Exercise training improves hemodynamic recovery to isometric exercise in obese men with type 2 diabetes but not in obese women

Jill A Kanaley, Styliani Goulopoulou, Ruth Franklin, Tracy Baynard, Robert L Carhart, Ruth S Weinstock, Bo Fernhall
Metabolism: Clinical and Experimental 2012, 61 (12): 1739-46

OBJECTIVES: Women with type 2 diabetes (T2D) show greater rates of mortality due to ischemic heart disease than men with T2D. We aimed to examine cardiovascular and autonomic function responses to isometric handgrip (IHG) exercise between men and women with T2D, before and after an exercise training program.

MATERIALS/METHODS: Hemodynamic responses were measured in 22 men and women with T2D during and following a 3-min IHG test, and before and after 16 wks of aerobic exercise training.

RESULTS: Women had a smaller decrease in mean arterial pressure (MAP) and systolic blood pressure (BP) during recovery from IHG (ΔMAP(REC)) than men pre- and post-training (P<0.05). Men showed a greater reduction in diastolic BP during recovery from IHG (P<0.05), and exercise training improved this response in men but not in women (men, pre-training: -13.9±1.8, post-training: -20.5±5.3 mmHg vs. women, pre-training: -10.7±1.7, post-training: -4.1±4.9 mmHg; P<0.05). Men had a greater reduction in sympathetic modulation of vasomotor tone (P<0.05), as estimated by blood pressure variability, following IHG. This response was accentuated after training, while this training effect was not seen in women. Post-training ΔMAP(REC) was correlated with recovery of low frequency component of the BP spectrum (ΔLF(SBPrec), r=0.52, P<0.05).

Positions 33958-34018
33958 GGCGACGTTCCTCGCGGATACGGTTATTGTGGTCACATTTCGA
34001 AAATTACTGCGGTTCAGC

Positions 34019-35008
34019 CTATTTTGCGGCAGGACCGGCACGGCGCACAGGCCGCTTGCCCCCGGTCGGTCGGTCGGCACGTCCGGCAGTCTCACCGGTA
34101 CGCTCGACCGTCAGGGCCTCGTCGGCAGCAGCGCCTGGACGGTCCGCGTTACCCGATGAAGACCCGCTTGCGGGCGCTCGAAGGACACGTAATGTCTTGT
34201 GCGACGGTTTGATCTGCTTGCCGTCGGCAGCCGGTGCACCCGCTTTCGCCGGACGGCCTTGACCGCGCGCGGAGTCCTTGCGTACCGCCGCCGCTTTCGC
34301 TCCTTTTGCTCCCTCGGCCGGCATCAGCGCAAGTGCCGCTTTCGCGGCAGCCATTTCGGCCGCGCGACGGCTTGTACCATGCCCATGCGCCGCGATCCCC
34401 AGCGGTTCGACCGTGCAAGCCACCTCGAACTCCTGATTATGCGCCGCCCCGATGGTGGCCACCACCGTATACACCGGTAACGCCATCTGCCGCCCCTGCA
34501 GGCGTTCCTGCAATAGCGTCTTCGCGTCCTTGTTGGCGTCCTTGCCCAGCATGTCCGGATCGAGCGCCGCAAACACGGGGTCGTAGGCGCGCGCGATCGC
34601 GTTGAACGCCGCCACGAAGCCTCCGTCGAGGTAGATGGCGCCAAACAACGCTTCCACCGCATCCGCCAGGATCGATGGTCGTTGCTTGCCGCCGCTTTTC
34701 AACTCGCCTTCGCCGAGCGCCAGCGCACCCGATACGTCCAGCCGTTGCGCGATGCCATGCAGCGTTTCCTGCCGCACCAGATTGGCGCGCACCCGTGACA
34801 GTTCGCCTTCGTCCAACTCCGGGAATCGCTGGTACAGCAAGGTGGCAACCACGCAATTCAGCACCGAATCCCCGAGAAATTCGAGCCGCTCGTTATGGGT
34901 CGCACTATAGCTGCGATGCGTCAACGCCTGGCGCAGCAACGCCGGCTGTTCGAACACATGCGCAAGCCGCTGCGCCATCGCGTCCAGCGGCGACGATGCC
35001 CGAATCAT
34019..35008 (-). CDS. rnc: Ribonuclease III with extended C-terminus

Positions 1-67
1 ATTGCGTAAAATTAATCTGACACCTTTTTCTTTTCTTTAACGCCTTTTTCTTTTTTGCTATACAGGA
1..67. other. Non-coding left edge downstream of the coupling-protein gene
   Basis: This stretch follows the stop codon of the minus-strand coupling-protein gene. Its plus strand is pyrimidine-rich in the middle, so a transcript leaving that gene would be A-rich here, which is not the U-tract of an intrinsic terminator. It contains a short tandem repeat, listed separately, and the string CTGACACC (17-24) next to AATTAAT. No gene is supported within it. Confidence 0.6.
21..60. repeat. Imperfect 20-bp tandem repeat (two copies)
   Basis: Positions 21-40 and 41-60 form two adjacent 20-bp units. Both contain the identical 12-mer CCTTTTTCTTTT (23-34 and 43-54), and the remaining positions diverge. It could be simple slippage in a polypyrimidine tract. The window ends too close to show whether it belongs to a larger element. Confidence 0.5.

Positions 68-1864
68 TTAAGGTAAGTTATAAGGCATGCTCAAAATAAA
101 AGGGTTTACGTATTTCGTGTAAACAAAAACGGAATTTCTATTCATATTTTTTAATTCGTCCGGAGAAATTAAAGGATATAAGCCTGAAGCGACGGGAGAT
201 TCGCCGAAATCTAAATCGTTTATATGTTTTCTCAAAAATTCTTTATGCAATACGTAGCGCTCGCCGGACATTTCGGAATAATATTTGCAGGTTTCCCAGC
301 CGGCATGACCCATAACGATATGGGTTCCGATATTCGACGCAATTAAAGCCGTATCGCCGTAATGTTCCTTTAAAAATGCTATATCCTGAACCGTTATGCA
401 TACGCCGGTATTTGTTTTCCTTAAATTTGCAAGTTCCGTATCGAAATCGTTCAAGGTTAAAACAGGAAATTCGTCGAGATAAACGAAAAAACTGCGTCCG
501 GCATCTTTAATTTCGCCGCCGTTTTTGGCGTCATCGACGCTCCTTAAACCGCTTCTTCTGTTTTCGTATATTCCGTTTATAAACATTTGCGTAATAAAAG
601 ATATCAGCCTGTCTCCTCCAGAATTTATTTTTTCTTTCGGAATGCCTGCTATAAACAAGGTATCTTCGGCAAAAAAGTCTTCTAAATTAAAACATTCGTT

CONCLUSIONS: Differences in BP recovery immediately following IHG may be attributed to gender differences in cardiovascular autonomic modulation. An improvement in these responses occurs following aerobic exercise training in obese men, but not in obese women with T2D which reflects a better adaptive autonomic response to exercise training.

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